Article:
For now, mainstream anti-abortion groups say they remain committed to punishing providers, not patients. “We firmly believe that women should not be prosecuted for abortion, whether self-managed or through an abortion provider,” said Amy O’Donnell, director of communications for the group Texas Alliance for Life.

But Republican state lawmakers, some backed by more radical abortion opponents, are beginning to break with this ideology. Earlier this year, for example, Louisiana state Rep. Danny McCormick (R) introduced a bill that would allow people who get abortions to be charged with homicide, an offense punishable by life in prison without parole.


Abortion opponents have cheered the decreased access to the procedure in Texas, while lamenting the fact that pregnant patients continue to find ways to terminate their pregnancies.

“We recognize that women in Texas can elect to go out of state for abortions, but it’s our hope that they will choose life and access the amazing programs that we have in our state to provide support and care for them and their child,” said Amy O’Donnell, chief communications officer for Texas Alliance for Life.

The state has invested heavily in the Alternatives to Abortion program, which funnels money to crisis pregnancy centers across the state.


A spokesperson for the anti-abortion group Texas Alliance for Life said the organization is looking into ways to pursue legal action against international or out-of-state groups like Aid Access.

“It is concerning to us to see people try to find ways to work around the law,” the spokesperson, Amy O’Donnell, said. “We believe it’s significantly important for girls and women to see a physician in person before obtaining chemical abortion drugs.”

But as abortion access has narrowed in Texas, many providers say they are hearing from patients who feel that accessing this medication outside of the health care system is worth a potential risk.

By: Gary Ledbetter

Pojman is cautiously optimistic about an overturn of Roe, speculating that the Court has already decided what to do with Roe but likely won’t announce anything until the end of this session in late June. Depending on the outcome, so-called “trigger bills” can go into effect.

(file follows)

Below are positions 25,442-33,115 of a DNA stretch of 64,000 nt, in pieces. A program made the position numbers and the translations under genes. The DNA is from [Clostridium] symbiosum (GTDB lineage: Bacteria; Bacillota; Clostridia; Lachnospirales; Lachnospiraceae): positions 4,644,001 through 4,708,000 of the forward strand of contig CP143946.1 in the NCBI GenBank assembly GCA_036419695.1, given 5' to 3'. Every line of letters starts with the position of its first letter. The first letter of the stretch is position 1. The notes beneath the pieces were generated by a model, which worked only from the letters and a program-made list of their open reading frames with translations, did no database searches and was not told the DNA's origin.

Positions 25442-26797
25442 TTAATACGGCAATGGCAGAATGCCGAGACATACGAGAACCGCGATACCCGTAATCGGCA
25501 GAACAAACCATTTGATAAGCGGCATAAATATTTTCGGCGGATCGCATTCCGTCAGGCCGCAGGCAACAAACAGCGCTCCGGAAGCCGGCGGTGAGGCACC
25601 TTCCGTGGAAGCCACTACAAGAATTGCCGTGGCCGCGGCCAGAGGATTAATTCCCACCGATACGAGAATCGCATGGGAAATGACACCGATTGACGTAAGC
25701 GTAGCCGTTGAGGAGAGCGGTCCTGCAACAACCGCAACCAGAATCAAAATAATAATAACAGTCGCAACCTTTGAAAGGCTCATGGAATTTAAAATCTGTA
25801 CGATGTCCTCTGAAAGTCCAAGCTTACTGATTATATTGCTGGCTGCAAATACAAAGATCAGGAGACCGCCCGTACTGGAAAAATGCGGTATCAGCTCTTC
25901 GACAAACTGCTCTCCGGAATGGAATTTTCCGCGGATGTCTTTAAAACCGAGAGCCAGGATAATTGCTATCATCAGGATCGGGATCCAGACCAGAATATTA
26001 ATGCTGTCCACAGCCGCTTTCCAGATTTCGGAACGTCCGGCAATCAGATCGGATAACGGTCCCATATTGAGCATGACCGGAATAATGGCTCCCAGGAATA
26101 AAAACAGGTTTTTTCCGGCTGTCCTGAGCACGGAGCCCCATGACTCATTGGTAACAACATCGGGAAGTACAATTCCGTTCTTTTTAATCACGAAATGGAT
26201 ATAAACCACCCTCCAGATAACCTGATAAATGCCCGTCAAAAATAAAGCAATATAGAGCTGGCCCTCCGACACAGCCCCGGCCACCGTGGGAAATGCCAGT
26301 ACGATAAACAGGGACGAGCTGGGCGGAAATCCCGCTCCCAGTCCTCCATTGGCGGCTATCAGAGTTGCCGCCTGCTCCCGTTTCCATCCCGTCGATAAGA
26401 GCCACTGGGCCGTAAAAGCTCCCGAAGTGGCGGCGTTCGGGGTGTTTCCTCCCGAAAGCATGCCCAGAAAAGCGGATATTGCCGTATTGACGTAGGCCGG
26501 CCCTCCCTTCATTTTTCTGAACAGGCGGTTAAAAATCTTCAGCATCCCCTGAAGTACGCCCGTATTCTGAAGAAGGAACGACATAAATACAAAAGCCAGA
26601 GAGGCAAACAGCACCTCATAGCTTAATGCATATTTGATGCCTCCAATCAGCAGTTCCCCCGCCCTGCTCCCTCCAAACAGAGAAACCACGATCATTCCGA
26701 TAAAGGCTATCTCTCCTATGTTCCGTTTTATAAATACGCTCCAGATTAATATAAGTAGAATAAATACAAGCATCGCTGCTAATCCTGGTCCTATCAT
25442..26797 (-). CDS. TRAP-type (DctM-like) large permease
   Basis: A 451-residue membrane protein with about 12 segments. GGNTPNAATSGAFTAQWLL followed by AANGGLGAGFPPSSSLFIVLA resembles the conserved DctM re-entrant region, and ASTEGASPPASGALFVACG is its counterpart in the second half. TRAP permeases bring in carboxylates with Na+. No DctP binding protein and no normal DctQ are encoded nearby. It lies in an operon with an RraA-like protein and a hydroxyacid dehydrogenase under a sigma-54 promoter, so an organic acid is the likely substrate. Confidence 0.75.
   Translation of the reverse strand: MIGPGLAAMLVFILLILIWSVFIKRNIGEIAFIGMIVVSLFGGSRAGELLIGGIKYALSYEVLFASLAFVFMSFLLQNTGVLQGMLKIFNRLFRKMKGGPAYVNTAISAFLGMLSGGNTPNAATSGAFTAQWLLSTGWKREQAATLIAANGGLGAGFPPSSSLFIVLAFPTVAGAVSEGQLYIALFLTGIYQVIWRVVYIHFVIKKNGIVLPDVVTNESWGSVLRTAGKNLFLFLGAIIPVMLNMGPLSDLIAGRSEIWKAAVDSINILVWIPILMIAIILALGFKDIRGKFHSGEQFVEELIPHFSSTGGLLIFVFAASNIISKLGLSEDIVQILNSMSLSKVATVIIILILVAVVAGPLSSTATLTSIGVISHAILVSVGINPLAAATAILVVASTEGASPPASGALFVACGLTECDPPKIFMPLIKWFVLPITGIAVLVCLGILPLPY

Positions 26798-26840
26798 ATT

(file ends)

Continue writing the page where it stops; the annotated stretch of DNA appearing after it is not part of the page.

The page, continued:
“Texas has passed a bill, the Human Life Protection Act, that protects babies from the point of conception, but it won’t go into effect until Roe is overturned,” he said. “It will be up to church-based ministries to take care of women who no longer have the option of going to Dallas and Austin for an abortion.”

He then noted a couple of advantages Texas has as a pro-life state, referring to $100 million the state has allocated to help mothers for the first three years after the birth of their children.

“This governor [Greg Abbott] is committed to life, to adoption. His daughter is adopted out of a church-based adoption center,” Pojman said.

He also responded to a question regarding a response if Roe is not overturned. “My hopes have been dashed many times,” he said. “But we continue to make progress. We’ll keep working. We’re not going anywhere. But I think we’ll get something from SCOTUS that is a step in the right direction.”

By: Natalie Kitroeff

Legal experts say such laws may be challenged after the F.D.A. decision, but for now, these state measures could discourage American doctors from sending pills to parts of the country with restrictive regulations.

“For the first time, Texas does have a way to protect women, through our criminal law, from people bringing dangerous abortion pills,” said Joe Pojman, executive director of the Texas Alliance for Life, an organization that helped craft the measure. “We’ll have to wait to see how well it is enforced in the coming months.”

Anti-abortion groups acknowledge that criminally punishing activists who distribute the pills, especially if they are from Mexico, may prove difficult. They would have to be caught and arrested in Texas, or extradited, experts say.